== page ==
CDC Renews Support, $4M, for Deaf Health Research at UR

Sep. 29, 2014

The Rochester Prevention Research Center (RPRC): National Center for Deaf Health Research (NCDHR) received a $4.35 million award from the Centers for Disease Control and Prevention to continue promoting good health among Deaf American Sign Language users and people with acquired hearing loss. The funding cycle begins today with $750,000 and continues for five years.

The RPRC at the University of Rochester is the only research center in the world that works with deaf sign language users and people with acquired hearing loss to prevent disease using community-based participatory research. Historically, people in these groups have been excluded or overlooked, resulting in populations that are underserved, understudied, and undereducated in terms of health practices and health knowledge.

“We are grateful to have the financial support to continue our mission to eliminate health disparities with communities of deaf sign language users and people with acquired hearing loss,” said Steven Barnett, M.D., director of the RPRC and associate professor of Family Medicine.

The latest grant will fund an adaption and second clinical trial of the Deaf Weight Wise (DWW) program, an in-person healthy lifestyle intervention developed by deaf and hearing researchers and community members. The initial DWW clinical trial, which ended in summer 2014, studied a DWW healthy-lifestyle intervention with deaf people ages 40 to 70. The American Heart Association recognized RPRC’s work on DWW with its Award for Excellence in Research Addressing Cardiovascular Health Equity.

Over the next five years, researchers will adapt DWW for use in younger adults, ages 21 to 40, and conduct a second clinical. Based on feedback from the Rochester deaf community and national advisors, the study collaborators decided that for this second study to adapt DWW for use with the younger group by also incorporating a videophone component with one-on-one counseling.

Therefore, the second DWW clinical trial will evaluate the adapted intervention with younger adults, and will compare the in-person group intervention with a remote videophone one-to-one counseling intervention.

Having an accessible and effective healthy lifestyle program that could be offered remotely via videophone could reach people in Rochester and elsewhere in the country who are unable to attend in-person intervention, Barnett said.

“Deaf Weight Wise was a great research project for the deaf community. DWW gave us an opportunity to learn information about dietary habits and physical activity that the population at large is already aware of,” said Dina Zeplin, a past DWW participant. “DWW brings us one step closer to obtaining equal access to health information.”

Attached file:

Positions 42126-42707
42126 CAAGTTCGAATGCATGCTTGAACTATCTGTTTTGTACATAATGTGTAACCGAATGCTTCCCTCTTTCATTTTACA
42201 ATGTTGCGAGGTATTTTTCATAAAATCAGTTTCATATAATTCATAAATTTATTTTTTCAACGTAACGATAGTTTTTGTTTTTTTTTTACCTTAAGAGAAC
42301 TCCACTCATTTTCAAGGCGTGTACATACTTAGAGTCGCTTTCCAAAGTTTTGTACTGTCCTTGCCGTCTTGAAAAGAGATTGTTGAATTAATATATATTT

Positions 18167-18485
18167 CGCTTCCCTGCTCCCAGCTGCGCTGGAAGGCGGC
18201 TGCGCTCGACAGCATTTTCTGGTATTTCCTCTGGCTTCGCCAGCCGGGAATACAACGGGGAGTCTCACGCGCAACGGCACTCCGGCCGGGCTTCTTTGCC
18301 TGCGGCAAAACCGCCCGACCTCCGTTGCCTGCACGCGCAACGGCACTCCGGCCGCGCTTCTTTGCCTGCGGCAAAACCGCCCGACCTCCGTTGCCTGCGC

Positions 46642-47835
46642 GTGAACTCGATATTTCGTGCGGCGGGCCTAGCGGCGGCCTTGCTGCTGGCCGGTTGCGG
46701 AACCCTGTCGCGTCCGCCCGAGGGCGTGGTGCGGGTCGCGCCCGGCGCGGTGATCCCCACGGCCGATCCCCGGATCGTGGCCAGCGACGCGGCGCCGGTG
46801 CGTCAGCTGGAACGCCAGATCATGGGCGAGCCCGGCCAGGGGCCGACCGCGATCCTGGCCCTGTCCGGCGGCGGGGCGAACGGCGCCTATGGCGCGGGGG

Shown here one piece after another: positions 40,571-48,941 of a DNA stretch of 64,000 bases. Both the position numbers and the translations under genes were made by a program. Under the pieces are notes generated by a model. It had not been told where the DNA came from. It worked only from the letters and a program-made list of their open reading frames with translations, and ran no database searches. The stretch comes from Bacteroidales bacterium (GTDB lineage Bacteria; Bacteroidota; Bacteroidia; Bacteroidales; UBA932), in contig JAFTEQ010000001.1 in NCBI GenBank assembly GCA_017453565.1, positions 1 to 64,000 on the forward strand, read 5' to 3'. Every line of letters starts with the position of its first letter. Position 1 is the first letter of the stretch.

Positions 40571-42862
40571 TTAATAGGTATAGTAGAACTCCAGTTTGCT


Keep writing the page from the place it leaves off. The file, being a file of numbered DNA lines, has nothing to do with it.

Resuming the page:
RPRC will also continue its work with people with acquired hearing loss to identify and address health disparities. Don Bataille, co-chair of the RPRC Healthy Living with Hearing Loss Community Committee, said: “The award for the next grant cycle not only validates the importance of understanding the interrelationships of hearing to health and healthcare, it maintains the momentum that many have worked to build and helps pave the way for vital and exciting research opportunities.”

The RPRC was initially funded in 2004. In earlier funding periods RPRC scientists worked closely with the deaf community to develop linguistically and culturally appropriate methods to survey deaf sign language users and gather data about community strengths, health disparities, and to establish research priorities. Based on RPRC data, the Rochester deaf community selected obesity, partner violence, and suicide risk as three health research priorities. During the past five years RPRC has successfully obtained research grant funding for all three community-identified priorities.

The University of Rochester is one of 26 academic institutions to receive the latest round of awards. Most awards are supporting studies of how people and their communities can avoid or counter the risks for chronic illnesses, such as heart disease and cancer in addition to obesity.  

“Prevention research centers have reached up to 31 million people in 103 partner communities, some of which are the most underserved in the country,” said Ursula E. Bauer, Ph.D., M.P.H., director of CDC’s National Center for Chronic Disease Prevention and Health Promotion. “By involving communities in conducting and disseminating research, this network of centers ensures that effective and innovative health strategies can be readily shared and applied where most needed.”